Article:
Improving Java performance by minimizing Virtual Machine (JVM) latency

Users demand that their applications run fast, but working with Java bytecode presents optimization problems that other architectures do not encounter. Here we look at how to improve the performance of the Java Virtual Machine (JVM) by minimizing the latency involved with bytecode to native code compilation steps.

The Java virtual machine (JVM) can perform some impressive optimizations to make deployed applications run faster. But having said that, the Java community remains well aware of the fact that the price paid for cross platform computability is the time it takes for the intermediary step in which Java bytecode needs to be turned into machine code that can be run on the target deployment platform, be it Windows, Linus, AIX or a Sun workstation. But there are interesting ways to optimize this process, one of which is pre-compiling and even caching the result of pre-compiling classes and methods into native code.

Optimization utilities and JVM switches

It can take a lot of testing, and a thorough knowledge of each application's behavior, to find the right balance.

Want to get your JVM to spend less time fretting about which methods to permanently compile into native code, and more time actually doing it? Charles Nutter suggests using  -XX:CompileThreshold. "[It] sets the number of method invocations before Hotspot will compile a method to native code. The -server VM defaults to 10,000 and -client defaults to 1500. Large numbers allow Hotspot to gather more profile data and make better decisions about in-lining and optimizations. Smaller numbers reduce 'warm up' time."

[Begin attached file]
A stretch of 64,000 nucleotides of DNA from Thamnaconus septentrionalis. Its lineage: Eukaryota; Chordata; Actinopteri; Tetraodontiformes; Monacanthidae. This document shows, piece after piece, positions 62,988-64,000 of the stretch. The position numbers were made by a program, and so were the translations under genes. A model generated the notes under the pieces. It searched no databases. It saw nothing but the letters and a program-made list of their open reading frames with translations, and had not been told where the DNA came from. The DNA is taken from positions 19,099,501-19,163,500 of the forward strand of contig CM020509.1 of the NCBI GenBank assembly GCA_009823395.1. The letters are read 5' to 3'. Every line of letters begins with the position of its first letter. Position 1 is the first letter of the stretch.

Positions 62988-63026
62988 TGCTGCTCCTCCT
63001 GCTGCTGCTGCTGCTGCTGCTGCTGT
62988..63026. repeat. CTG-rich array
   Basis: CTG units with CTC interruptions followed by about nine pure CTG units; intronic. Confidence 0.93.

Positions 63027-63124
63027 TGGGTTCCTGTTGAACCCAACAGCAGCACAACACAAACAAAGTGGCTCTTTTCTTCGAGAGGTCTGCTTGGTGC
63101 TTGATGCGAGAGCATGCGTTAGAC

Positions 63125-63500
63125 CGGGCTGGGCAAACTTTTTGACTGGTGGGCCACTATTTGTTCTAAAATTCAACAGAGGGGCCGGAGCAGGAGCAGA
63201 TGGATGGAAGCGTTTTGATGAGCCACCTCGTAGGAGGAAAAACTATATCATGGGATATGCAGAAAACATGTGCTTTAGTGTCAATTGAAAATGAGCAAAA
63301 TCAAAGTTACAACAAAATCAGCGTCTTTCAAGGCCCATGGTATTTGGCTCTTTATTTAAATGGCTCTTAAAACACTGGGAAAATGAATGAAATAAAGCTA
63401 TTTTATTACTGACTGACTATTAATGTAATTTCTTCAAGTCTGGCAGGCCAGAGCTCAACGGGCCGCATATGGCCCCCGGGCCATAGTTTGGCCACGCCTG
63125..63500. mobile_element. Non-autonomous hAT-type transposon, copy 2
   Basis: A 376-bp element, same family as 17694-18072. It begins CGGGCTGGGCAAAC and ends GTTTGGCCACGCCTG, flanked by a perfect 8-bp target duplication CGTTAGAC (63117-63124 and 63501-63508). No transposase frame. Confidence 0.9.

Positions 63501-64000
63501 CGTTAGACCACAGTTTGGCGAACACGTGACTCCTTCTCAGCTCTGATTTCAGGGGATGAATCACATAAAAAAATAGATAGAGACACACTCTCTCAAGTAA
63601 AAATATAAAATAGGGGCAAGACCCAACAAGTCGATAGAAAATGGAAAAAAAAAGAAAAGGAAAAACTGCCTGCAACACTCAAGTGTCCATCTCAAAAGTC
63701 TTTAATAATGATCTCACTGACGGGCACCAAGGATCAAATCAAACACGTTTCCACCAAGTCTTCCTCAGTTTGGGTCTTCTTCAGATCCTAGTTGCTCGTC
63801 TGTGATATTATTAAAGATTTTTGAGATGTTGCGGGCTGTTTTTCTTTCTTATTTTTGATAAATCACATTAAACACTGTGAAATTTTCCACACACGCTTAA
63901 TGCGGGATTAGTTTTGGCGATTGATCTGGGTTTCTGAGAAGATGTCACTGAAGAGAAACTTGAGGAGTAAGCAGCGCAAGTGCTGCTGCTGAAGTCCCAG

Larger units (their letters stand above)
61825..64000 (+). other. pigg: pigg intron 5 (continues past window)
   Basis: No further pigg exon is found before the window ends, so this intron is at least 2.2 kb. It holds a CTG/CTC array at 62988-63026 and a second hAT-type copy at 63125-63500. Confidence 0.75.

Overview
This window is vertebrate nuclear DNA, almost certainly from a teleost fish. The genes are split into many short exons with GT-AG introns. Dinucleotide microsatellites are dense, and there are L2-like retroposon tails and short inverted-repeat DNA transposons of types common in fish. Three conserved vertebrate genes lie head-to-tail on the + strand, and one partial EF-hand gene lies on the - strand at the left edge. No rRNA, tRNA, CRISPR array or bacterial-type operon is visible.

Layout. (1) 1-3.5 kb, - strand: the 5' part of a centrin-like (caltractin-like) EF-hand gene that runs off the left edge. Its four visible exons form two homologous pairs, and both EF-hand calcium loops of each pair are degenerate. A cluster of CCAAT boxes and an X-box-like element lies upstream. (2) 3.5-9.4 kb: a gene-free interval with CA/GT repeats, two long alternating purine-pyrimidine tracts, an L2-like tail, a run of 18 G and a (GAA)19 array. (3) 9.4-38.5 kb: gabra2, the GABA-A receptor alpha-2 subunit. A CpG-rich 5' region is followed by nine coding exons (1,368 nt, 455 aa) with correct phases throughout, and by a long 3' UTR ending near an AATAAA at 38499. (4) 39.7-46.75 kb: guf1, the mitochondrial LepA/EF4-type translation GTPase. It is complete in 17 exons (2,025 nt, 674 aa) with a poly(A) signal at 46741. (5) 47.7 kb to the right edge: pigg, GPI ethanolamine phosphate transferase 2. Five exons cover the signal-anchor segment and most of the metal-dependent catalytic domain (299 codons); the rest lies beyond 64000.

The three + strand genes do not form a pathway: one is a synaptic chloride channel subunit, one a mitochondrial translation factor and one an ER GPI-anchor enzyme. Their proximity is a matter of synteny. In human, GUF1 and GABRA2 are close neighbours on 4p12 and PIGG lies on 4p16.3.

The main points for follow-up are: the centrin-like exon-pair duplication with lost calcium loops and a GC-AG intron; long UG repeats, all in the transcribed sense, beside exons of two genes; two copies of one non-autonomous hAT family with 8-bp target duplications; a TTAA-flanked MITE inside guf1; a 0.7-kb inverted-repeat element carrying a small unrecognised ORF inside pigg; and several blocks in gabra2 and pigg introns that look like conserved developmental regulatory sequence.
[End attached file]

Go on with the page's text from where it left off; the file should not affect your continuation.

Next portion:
This idea was explored further in 2012 by Arun Manivannan in his search to achieve low latency for the VM. Since commonly used methods are compiled into native machine code so the JVM doesn't have to interpret the bytecode every time, he draws a common sense conclusion. "One's natural guess would be that reducing the number would mean more methods are converted to native code faster and that would mean faster application, but it may not be," says Manivannan "Considerably low numbers would mean that the server starts considerably slower because of the time taken by the JIT to compile too many methods (which may not be used that often after all)."

The optimization balancing act

Of course, it's a catch-22. Compile too many methods to native code with premature optimization, and memory is affected. Compile too few, or the wrong ones, and time is lost incrementally as the JVM keeps re-running the same processes at suboptimal speeds. It can take a lot of testing, and a thorough knowledge of each application's behavior, to find the right balance.

How are you optimizing the performance of your JVM? Let us know.


Recommended Titles:

Java Performance by Charlie Hunt
Java Performance Tuning (2nd Edition) by Jack Shiraz
Java Performance and Scalability by Henry H. Liu

This was last published in May 2014

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